The trial on charges of disobedience of Joan Josep Nuet, Catalan Parliament bureau member during the 2017 independence push, began on Wednesday in Spain’s Supreme Court in Madrid. At the entrance, Spanish police officers threatened and identified pro-independence MPs who had gathered there to support Nuet . Officers shouted at them, even though they knew they were elected MPs, and threatened them with the Citizen Safety Law, popularly known as the “gag law”.
CUP member of the Spanish Congress, Albert Botran, denounced it: “We were about thirty people and all the time the police has been bothering us with absurd orders, knowing who we were, of course. In the end, they started asking for identifications”. Botran also told VilaWeb that they have been threatened with fines up to 600 euros. “Once we crossed the street to attend the press, the officers told us that we couldn’t be there, only the press. ‘If you’re not press, get out!’ they shouted”, he told.
ERC Senator Laura Castel also showed her credentials to the police but ended up being identified. Police officers kept her ID and she has asked them for their license plate number, amid shouts from the police. Junts MP Josep Lluís Cleries was also there, and he was also shouted at by the officers, although he was not finally identified. “They argued in very bad ways, and even tried to prevent us from making statements to the press”, he explained.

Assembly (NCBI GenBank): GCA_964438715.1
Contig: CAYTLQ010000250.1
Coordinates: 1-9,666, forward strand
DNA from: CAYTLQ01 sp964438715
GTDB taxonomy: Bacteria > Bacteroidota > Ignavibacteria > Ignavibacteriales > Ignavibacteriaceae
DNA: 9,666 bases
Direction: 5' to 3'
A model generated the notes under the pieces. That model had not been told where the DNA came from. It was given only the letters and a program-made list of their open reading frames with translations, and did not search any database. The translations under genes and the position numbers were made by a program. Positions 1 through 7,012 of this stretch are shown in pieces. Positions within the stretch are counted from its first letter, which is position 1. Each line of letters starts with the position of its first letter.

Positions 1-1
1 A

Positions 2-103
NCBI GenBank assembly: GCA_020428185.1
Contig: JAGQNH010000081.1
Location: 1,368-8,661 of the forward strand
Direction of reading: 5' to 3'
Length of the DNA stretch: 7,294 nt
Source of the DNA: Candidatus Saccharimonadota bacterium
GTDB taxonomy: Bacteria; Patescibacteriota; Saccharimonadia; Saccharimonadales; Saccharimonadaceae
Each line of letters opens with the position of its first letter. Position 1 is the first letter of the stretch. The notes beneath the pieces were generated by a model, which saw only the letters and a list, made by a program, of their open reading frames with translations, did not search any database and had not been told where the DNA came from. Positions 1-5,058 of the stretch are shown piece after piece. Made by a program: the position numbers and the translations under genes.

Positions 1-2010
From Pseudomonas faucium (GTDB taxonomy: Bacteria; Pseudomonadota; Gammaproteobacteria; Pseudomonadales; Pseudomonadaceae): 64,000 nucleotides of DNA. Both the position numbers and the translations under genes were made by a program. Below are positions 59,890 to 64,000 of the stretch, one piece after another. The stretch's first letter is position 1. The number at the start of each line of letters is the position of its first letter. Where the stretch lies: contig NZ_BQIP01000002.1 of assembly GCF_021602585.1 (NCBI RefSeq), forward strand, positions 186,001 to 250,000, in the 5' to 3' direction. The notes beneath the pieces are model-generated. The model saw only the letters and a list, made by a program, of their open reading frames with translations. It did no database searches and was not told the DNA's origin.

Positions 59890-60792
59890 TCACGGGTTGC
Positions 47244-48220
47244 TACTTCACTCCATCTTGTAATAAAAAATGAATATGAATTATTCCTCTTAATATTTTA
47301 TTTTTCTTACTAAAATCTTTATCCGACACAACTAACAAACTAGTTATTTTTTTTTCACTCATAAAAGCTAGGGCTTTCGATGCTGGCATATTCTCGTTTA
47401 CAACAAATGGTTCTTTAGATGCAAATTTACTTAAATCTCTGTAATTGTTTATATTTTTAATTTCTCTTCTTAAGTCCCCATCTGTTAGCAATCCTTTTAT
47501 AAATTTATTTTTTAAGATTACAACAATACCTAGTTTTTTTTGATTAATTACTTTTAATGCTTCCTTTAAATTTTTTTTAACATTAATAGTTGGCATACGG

Joan Josep Nuet is accused of disobedience for, according to the public prosecutor, contributing to allow votes on self-determination in the chamber in 2017. Both the attorney general and the solicitor general, representing the Spanish government, request a 20-month disqualification from public office and a €24,000-fine, but no prison. Yet, far-right Vox party, acting as private prosecutor, requests 12 years behind bars for him.
Nuet is very likely to be convicted for disobedience in similar terms requested by the public prosecutor, because that was the sentence for his former colleagues in the bureau in October 2020 – although with a €30,000-fine for each of them.
Lluís Corominas, Anna Simó, Lluís Guinó, and Ramona Barrufet were found guilty of defying orders from Spain’s Constitutional Court for allowing MPs to vote on laws pursuing independence that had been deemed illegal – and the reason Nuet was not included in this trial held in the Catalan high court is that he is MP in Spain’s congress and, therefore, can only be tried by the Supreme Court.
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